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The Return of the King by J.R.R. Tolkien
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The Return of the King (original 1954; edition 2011)

by J.R.R. Tolkien

MembersReviewsPopularityAverage ratingMentions
33,471None20 (4.53)1002
Member:oldflame
Title:The Return of the King
Authors:J.R.R. Tolkien
Info:HarperCollins (2011), Paperback
Collections:Toronto
Rating:*****
Tags:fantasy, fiction, high fantasy

Work details

The Lord of the Rings by J. R. R. Tolkien (Author) (1954)

20th century (162) adventure (298) British (178) British literature (128) classic (589) classics (310) dwarves (136) elves (227) English literature (117) epic (308) epic fantasy (156) fantasy (5,508) fantasy fiction (124) fiction (2,865) high fantasy (113) hobbits (355) J.R.R. Tolkien (180) literature (324) Lord of the Rings (582) magic (220) Middle Earth (723) novel (367) own (164) read (384) science fiction (139) series (129) sff (176) Tolkien (1,144) trilogy (114) wizards (160)
  1. 165
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  3. 91
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» See also 1002 mentions

English (269)  Dutch (16)  Italian (7)  German (7)  Spanish (7)  Finnish (4)  French (4)  Portuguese (2)  Portuguese (Portugal) (2)  Danish (2)  Swedish (1)  Norwegian (1)  Bulgarian (1)  All languages (323)
Showing 1-5 of 269 (next | show all)
One of my most favourite books.
Enough said. ( )
  maheswaranm | Mar 20, 2014 |
A really, really great book. A little heavy and it may take some time to read but I definitely don't regret it. read this book! XD ( )
  Librabookworm | Feb 14, 2014 |
J. R. R. Tolkein's work is, of course, amazing and thrilling, but I did not like this work in German as well as in English. It seemed to be less musical, and I discovered a tedium in the work which had not occurred to me when i read it in English. ( )
  Coffeehag | Jan 26, 2014 |
Absolutely fabulous! The movies don't even come close to capturing the timeless beauty of such a masterpiece. ( )
  silva_44 | Jan 24, 2014 |
As somebody who claims that Fantasy is my favorite genre, it feels almost sacrilegious to only give this series three stars. If I had read it when I was younger, or at least before I had begun reading fantasy regularly, I probably would have enjoyed it more. I think my problem is that, after reading more modern fantasy stories, this series didn’t hold anything new for me. That is of course unfair since Tolkien created many of the fantasy staples that are found in the more modern books I’ve enjoyed. But knowing that didn’t help me get through the books any more easily.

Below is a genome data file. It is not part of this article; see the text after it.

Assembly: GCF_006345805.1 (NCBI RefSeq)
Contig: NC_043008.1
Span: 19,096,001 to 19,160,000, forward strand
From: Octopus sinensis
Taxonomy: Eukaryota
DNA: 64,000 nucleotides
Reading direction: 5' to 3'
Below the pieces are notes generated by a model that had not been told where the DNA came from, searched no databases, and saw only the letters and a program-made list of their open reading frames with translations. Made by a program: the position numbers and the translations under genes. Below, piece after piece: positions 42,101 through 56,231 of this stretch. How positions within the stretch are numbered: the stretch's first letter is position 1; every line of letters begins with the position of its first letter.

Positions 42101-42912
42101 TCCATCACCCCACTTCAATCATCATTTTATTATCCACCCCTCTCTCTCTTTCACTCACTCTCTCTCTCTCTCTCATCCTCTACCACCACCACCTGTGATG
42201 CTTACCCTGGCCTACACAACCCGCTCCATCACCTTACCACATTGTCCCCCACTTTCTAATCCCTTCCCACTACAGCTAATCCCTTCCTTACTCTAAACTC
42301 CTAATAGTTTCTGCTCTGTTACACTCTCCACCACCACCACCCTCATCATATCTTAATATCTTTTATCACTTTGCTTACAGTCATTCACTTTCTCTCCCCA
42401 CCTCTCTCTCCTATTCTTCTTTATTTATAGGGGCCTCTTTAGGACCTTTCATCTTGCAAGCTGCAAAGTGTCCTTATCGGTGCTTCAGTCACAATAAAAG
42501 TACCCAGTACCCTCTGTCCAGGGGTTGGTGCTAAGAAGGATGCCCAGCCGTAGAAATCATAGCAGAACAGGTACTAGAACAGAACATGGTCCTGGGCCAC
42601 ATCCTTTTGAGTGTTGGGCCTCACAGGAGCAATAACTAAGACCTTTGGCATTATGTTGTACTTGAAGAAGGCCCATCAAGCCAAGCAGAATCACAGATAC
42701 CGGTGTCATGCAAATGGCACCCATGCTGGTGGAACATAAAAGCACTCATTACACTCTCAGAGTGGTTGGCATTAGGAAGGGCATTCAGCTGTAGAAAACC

The story was a little too slow and meandering for my tastes, and I’m embarrassed to say it took me an unknown number of weeks (maybe even months) to get through it. I was admittedly very busy during the time frame in which I was reading it but, when a book is really good, I find time to read it even if it means giving up some sleep. The fact that I was already familiar with the story from watching the movies probably didn’t help, but I had actually read the first book a few years before watching the movies. It didn’t grab me then either, so I hadn’t read the rest of the series at the time.

I did love the movies, and I enjoyed seeing the differences between the books and the movies. It was also fun to read some of the parts that weren’t included in the movies. It’s still a good story, even if I found it to be slow going, and I made it through all three books this time. But I think what I was really hoping for when I decided to try this series again was to get inside the characters’ heads beyond what’s possible in a movie. I had become attached to the characters through the movies, and I wanted to learn more about what made them tick. However, these books didn’t meet that need for me. I didn’t feel like I knew the characters any better after reading their story than I had just from watching the movie. ( )
  YouKneeK | Jan 20, 2014 |
Showing 1-5 of 269 (next | show all)
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» Add other authors (49 possible)

Author nameRoleType of authorWork?Status
Tolkien, J. R. R.Authorprimary authorall editionsconfirmed
Alliata di Villafranca, VickyTranslatorsecondary authorsome editionsconfirmed
Alliata, VittoriaTranslatorsecondary authorsome editionsconfirmed
Auld, WilliamTranslatorsecondary authorsome editionsconfirmed
Baynes, PaulineCover artistsecondary authorsome editionsconfirmed
Bisaro, FrancescoIllustratorsecondary authorsome editionsconfirmed
Fettes, ChristopherTranslatorsecondary authorsome editionsconfirmed
Fraser, EricIllustratorsecondary authorsome editionsconfirmed
Grathmer, IngahildIllustratorsecondary authorsome editionsconfirmed
Inglis, RobNarratorsecondary authorsome editionsconfirmed
Juva, KerstiTranslatorsecondary authorsome editionsconfirmed
Lee, AlanIllustratorsecondary authorsome editionsconfirmed
Ohlmarks, ÅkeTranslatorsecondary authorsome editionsconfirmed
Pekkanen, PanuTranslatorsecondary authorsome editionsconfirmed
Pennanen, EilaTranslatorsecondary authorsome editionsconfirmed
Principe, QuirinoEditorsecondary authorsome editionsconfirmed
Zolla, ElémireForewordsecondary authorsome editionsconfirmed